As we all are, I am reading blog upon blog and email upon email and have lost count of the Zoom calls and webinars. But many, especially some of the “Jewish” ones, add such a different take on all that is going on in our world. Today, David Ackerman, the Jewish Education Consultant from the Jewish Community Center Association of North America, combined a few of my favorite topics — Judaism and football (yes, I do like football). Here is what he sent:
“The NFL draft is a chance for football team owners to gamble obscene amounts of money on individual players’ potentials. And while it’s true they collect a lot of player data, it’s also true there’s no guarantee the first quarterback drafted will end up more successful than the next quarterback drafted. In fact, Richard Thaler, a Nobel Prize Laureate, and his colleague, Cade Massey, proved the NFL’s prediction rate in the draft is only 52% — slightly better than flipping a coin. Predicting the future is hard.
“Classic rabbinic thought holds only God knows the future and it is impossible for humans, on their own, to predict other human behavior. Jacob’s deathbed scene is the prime example: Jacob summons his children to tell them their futures (Gen. 49:1-2). But the subsequent blessings lack any specific predictions. This is because God’s presence abandons him, leaving him unable to prophesy (Babylonian Talmud Pesachim 56a).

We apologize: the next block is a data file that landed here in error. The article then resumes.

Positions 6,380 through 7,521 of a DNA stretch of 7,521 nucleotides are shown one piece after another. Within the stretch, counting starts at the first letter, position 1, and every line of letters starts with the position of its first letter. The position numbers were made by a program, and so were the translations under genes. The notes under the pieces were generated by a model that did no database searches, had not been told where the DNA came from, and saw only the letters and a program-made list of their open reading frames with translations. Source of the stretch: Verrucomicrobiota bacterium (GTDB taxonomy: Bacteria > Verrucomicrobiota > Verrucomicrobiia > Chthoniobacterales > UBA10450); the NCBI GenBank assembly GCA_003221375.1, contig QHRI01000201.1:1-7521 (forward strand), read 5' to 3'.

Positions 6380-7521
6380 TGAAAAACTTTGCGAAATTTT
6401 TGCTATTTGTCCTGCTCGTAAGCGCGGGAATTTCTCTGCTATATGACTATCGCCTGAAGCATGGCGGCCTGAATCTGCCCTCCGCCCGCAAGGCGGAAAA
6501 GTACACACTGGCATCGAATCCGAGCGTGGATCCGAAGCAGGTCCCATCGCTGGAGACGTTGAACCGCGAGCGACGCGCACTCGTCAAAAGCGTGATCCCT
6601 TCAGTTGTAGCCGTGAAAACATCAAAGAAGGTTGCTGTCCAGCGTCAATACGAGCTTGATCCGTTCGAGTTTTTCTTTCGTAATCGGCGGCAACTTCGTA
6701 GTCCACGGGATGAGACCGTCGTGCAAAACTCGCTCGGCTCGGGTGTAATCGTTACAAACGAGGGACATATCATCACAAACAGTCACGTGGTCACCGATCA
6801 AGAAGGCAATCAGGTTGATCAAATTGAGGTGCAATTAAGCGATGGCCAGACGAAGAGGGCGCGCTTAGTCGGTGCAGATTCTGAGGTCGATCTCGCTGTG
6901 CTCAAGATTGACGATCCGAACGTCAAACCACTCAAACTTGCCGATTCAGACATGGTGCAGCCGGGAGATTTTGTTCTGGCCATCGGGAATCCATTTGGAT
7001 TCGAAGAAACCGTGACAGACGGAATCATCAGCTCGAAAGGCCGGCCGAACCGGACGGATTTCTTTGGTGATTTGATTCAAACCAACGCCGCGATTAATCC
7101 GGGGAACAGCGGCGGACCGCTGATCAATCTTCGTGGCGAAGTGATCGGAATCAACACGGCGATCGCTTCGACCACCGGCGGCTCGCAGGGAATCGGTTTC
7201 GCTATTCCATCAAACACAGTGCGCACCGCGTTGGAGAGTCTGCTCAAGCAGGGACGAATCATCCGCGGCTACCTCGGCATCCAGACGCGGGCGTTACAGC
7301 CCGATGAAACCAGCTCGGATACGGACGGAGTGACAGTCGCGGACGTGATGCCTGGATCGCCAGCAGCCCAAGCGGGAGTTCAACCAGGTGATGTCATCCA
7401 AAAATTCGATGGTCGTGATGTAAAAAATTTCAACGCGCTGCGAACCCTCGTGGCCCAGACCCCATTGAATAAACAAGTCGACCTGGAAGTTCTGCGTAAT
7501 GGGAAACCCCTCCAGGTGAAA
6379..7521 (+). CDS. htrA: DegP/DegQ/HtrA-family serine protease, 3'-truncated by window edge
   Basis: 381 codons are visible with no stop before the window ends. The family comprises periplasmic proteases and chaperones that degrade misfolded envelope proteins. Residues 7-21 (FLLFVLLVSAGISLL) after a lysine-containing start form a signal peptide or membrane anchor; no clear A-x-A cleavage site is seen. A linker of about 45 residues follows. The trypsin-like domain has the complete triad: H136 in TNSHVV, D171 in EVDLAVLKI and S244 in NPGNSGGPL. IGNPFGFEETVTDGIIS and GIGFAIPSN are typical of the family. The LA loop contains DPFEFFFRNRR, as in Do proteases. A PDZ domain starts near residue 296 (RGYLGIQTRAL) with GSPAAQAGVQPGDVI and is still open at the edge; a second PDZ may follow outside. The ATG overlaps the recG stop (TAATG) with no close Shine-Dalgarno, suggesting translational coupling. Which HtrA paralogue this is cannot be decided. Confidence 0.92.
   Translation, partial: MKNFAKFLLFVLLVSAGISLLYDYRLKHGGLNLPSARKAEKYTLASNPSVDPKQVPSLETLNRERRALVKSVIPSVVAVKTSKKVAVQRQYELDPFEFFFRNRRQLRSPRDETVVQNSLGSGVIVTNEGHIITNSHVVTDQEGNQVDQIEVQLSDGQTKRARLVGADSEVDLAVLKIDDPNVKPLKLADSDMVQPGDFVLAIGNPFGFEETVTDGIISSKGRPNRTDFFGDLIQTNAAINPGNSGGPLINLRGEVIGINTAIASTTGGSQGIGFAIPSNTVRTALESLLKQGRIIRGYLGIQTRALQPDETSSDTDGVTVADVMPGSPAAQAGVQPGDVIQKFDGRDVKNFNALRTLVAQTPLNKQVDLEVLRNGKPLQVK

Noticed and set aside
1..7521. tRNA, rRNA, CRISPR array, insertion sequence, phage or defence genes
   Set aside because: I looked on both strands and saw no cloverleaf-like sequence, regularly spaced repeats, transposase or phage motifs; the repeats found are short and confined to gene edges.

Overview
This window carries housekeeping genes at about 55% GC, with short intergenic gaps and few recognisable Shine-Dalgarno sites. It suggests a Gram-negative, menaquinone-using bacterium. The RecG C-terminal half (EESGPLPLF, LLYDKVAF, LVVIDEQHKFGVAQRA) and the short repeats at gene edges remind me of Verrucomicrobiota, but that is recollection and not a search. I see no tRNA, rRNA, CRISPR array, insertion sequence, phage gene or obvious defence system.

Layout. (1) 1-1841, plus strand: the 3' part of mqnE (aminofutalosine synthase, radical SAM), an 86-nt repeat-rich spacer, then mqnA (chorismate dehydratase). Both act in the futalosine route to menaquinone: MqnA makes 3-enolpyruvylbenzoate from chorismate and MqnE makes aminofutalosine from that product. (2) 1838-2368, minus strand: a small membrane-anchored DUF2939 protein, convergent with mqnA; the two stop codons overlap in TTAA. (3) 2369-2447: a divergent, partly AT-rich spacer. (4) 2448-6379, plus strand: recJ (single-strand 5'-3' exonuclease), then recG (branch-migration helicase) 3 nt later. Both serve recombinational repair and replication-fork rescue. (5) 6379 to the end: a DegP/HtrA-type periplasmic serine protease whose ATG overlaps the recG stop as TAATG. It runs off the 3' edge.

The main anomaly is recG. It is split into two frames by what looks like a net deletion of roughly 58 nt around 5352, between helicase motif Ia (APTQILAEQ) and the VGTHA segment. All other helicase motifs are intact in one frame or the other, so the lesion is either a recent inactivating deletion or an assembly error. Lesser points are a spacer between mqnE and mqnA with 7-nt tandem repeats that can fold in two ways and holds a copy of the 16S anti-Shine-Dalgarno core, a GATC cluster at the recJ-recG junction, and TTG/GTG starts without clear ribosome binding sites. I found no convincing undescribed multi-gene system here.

“Rabbi Lord Jonathan Sacks (scholar, philosopher and author) says this is a fundamental feature of Jewish spirituality. We cannot predict the future because the future is not yet written. However, we can make the future through our individual choices. With so much up for grabs because of COVID-19, it’s nice to know we can each make decisions today to shape the future we hope for.”
If the NFL, classic rabbinic thought and Rabbi Lord Jonathan Sacks, can’t predict the future, who are we to try? The important challenge for today is to live in the present and to be fully present with those you are with whether in the house or virtually. Another wonderful book that took off in the tornado, was about “moments.” We remember the moments more than the totality of the experience. It is something I remind myself of when we have gone to Disney World with all the grandchildren. They will never remember the long lines, or the ice cream that fell or the gift they didn’t get. They will remember the special moments when we laughed and screamed and met Tigger. Let’s work hard today to make those moments and remember them!
From the Shabbat Lady
Laura Seymour is director of camping services at the Aaron Family Jewish Community Center of Dallas.